Mirabella III had her appearance updated as well. “We even laid a new, flush teak deck,” says the owner. “We didn’t buy precut teak from a deck manufacturer, or a deck supplier. We sourced the raw teak itself from sustainable sources and had it shipped to Europe where it was cut and laid to our specifications…In effect it’s quite an economical thing to do.”
Even the entertainment on board has taken a greener turn. A new “beach” swim platform offers sun and swimming, but also lets golfers take swings at targets floated behind the boat. The difference: The golf balls on board are biodegradable and actually disintegrate into edible material. “They have their sport and feed a few fish,” says the owner. “What could be better than that?”
Refit Considerations: Green is becoming less the moral high ground and more the status quo. Look into green alternatives on any refit project—it may be less expensive than you’d expect.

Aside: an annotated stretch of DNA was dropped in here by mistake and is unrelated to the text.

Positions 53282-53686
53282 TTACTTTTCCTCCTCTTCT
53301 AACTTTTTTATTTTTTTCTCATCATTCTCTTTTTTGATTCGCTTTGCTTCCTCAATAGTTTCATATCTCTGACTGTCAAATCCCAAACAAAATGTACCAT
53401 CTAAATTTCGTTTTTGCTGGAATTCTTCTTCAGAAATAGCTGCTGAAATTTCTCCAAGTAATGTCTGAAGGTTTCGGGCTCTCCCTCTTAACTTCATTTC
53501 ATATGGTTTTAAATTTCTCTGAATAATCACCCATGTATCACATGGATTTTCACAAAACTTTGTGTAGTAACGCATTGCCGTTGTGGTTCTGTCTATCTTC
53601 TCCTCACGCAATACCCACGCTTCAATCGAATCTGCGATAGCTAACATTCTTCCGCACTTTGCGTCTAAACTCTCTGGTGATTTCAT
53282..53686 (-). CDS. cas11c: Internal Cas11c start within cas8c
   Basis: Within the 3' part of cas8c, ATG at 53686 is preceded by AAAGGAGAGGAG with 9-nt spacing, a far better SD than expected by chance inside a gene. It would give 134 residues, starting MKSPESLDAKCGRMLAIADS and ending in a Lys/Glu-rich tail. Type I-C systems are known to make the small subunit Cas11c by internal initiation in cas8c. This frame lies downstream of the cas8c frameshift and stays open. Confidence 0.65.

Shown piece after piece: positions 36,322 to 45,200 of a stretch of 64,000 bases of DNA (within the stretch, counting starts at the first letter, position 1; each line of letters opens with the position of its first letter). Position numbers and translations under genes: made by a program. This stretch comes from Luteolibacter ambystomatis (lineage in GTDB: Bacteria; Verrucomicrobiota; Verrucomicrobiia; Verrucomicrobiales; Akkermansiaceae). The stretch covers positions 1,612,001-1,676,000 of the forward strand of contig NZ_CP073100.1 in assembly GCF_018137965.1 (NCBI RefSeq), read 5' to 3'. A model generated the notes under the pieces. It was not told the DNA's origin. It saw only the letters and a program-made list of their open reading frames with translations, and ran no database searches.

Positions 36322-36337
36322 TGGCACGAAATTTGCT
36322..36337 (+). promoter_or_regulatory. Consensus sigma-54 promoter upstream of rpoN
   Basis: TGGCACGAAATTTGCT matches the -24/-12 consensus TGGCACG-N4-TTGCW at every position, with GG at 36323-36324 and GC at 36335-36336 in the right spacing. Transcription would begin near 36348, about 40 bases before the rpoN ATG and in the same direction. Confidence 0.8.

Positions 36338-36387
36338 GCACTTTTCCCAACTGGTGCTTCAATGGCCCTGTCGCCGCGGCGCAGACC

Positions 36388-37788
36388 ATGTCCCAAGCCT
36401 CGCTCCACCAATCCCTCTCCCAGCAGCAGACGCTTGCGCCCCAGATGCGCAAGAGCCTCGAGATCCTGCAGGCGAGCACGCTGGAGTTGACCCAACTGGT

Nicholson Yachts, (401) 849-0344; www.nicholsonyachts.com
Stop, Drop the Roll
Gyroscopic stabilizers are not new—the technology has been around since the early part of the last century. They were effective at arresting the undesirable movement of boats back then, too, but their size and power draw made them unwieldy.
“To make it more practical for recreational yachts…we had to develop a gyro that was lighter and demanded less power,” says Andrew Semprevivo, international sales manager of Seakeeper. “Spinning the flywheel in a near-vacuum let us spin a wheel faster while using less power.” In layman’s terms, a gyroscopic stabilizer with a lighter flywheel will give good performance if you can spin it faster.